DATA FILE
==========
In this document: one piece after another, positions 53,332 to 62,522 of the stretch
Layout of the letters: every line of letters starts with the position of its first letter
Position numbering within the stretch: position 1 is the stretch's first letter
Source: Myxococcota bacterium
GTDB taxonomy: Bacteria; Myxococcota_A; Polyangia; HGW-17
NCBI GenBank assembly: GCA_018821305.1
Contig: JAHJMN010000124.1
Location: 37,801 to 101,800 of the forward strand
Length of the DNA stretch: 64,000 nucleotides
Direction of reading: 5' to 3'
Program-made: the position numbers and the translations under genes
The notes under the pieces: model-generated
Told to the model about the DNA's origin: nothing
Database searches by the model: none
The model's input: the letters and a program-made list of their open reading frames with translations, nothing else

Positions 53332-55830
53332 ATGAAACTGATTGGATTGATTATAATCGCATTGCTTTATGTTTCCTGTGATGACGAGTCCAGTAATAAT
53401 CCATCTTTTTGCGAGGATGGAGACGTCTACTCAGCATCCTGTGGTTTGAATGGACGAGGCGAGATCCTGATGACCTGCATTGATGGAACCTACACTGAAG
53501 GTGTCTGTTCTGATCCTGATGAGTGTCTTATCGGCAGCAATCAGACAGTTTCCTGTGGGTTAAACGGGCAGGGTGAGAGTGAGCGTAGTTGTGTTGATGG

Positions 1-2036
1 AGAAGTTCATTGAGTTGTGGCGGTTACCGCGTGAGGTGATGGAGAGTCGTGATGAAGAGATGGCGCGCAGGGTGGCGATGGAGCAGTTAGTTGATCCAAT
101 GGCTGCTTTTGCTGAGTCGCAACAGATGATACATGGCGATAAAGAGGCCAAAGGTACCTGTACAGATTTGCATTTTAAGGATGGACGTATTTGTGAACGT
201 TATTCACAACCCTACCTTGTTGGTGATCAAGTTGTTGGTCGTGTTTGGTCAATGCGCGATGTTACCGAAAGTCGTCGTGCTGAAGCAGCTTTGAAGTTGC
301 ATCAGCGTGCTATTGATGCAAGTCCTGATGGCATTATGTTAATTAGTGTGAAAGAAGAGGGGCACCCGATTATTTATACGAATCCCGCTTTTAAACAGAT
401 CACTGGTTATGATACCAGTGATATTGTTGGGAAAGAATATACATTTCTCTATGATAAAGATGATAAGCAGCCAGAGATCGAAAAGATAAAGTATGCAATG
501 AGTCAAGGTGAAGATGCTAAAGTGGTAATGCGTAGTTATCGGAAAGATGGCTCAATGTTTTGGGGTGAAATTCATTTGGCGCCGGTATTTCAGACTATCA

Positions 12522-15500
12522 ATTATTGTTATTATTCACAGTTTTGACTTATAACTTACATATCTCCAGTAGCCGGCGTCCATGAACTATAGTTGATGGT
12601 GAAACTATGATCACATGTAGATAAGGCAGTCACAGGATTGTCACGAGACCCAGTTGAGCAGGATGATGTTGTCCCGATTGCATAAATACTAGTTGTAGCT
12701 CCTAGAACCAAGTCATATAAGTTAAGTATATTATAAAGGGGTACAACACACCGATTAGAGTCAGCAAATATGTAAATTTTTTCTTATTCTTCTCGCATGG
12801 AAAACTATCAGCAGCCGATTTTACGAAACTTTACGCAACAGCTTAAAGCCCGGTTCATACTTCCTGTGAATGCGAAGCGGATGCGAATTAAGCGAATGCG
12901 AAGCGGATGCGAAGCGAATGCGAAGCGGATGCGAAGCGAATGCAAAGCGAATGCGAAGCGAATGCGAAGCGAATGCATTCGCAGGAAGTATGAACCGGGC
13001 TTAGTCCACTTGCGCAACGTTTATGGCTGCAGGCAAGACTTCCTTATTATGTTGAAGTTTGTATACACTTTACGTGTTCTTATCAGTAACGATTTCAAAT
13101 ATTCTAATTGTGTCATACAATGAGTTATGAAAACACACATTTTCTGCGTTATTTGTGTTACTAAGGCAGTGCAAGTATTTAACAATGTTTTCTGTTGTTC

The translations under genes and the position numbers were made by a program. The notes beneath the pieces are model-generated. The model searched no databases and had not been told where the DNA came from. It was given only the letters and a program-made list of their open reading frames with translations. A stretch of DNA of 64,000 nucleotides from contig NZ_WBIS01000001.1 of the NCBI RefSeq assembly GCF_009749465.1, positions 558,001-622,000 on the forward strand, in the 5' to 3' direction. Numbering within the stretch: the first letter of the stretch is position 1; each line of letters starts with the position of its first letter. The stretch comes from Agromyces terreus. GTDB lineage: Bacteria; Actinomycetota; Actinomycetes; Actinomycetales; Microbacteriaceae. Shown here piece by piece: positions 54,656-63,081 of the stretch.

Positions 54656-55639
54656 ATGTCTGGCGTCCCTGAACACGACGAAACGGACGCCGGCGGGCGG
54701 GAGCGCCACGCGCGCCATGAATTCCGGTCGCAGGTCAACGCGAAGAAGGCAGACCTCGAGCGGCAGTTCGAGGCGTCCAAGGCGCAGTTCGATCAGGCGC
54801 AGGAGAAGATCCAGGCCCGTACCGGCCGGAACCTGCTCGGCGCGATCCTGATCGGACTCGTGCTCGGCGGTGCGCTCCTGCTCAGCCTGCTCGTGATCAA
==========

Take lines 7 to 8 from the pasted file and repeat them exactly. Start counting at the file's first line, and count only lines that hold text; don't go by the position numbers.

Contig: JAHJMN010000124.1
Location: 37,801 to 101,800 of the forward strand